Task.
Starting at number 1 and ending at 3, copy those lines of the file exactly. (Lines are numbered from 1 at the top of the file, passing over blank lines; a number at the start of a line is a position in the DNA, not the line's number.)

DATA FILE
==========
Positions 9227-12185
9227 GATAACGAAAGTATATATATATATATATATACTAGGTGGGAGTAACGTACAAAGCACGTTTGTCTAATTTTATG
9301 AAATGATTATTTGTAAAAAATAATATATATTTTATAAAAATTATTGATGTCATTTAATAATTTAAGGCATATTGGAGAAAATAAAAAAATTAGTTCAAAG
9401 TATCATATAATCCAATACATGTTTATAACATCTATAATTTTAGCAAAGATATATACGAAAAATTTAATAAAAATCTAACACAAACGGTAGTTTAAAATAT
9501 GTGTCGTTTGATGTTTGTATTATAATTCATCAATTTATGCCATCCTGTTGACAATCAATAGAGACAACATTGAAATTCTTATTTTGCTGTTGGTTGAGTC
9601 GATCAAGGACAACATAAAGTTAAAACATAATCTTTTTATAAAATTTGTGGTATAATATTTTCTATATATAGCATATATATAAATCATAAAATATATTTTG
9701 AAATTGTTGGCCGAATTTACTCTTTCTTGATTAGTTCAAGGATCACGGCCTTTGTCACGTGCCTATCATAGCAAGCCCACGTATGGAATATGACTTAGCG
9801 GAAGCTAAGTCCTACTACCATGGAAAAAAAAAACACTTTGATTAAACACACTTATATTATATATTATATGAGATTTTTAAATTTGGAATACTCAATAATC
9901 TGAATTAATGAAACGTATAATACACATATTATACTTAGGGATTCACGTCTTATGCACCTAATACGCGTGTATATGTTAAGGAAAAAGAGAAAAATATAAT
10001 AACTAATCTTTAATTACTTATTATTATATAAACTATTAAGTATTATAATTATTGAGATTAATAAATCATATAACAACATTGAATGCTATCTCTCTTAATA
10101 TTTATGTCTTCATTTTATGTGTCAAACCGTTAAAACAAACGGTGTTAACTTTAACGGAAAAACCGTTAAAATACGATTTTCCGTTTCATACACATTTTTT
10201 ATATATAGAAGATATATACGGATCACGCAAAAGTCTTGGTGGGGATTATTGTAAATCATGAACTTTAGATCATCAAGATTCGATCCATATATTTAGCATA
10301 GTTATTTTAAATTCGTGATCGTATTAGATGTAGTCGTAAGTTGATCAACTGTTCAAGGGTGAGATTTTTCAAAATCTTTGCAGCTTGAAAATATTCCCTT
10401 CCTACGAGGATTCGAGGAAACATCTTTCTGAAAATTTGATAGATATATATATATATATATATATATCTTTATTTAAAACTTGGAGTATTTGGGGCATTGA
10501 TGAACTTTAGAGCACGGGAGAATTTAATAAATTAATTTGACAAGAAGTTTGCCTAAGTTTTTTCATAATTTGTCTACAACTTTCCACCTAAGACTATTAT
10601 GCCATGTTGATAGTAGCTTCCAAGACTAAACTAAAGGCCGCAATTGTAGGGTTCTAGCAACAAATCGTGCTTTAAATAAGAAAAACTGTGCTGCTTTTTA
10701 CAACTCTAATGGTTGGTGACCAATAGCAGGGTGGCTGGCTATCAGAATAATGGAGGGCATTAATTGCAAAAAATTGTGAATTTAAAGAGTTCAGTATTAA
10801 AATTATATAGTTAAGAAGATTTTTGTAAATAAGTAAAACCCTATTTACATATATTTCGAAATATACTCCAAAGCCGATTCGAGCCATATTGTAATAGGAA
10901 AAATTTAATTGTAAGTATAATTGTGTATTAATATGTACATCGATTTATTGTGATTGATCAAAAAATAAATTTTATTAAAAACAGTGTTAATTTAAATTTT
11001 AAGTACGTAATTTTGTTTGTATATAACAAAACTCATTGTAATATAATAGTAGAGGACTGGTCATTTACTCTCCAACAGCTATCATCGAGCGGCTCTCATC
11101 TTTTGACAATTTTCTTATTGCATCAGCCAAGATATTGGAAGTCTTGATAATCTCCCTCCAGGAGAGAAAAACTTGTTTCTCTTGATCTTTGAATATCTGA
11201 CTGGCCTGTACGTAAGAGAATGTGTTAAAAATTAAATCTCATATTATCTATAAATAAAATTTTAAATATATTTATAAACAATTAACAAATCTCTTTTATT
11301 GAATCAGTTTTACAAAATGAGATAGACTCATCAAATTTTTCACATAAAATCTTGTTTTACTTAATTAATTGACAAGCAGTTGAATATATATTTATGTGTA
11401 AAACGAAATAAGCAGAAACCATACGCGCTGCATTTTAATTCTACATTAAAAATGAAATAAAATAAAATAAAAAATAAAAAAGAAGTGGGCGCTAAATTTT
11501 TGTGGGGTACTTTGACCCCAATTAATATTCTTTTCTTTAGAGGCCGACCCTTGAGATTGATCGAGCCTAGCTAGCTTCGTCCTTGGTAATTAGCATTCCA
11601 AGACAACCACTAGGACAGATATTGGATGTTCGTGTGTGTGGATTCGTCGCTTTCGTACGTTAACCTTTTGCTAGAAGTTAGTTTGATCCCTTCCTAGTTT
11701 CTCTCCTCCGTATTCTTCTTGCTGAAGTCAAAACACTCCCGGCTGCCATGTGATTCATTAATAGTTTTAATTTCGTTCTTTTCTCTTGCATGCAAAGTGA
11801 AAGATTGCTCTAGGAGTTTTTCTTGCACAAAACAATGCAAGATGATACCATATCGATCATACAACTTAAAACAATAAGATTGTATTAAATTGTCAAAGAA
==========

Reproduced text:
Positions 9227-12185
9227 GATAACGAAAGTATATATATATATATATATACTAGGTGGGAGTAACGTACAAAGCACGTTTGTCTAATTTTATG
9301 AAATGATTATTTGTAAAAAATAATATATATTTTATAAAAATTATTGATGTCATTTAATAATTTAAGGCATATTGGAGAAAATAAAAAAATTAGTTCAAAG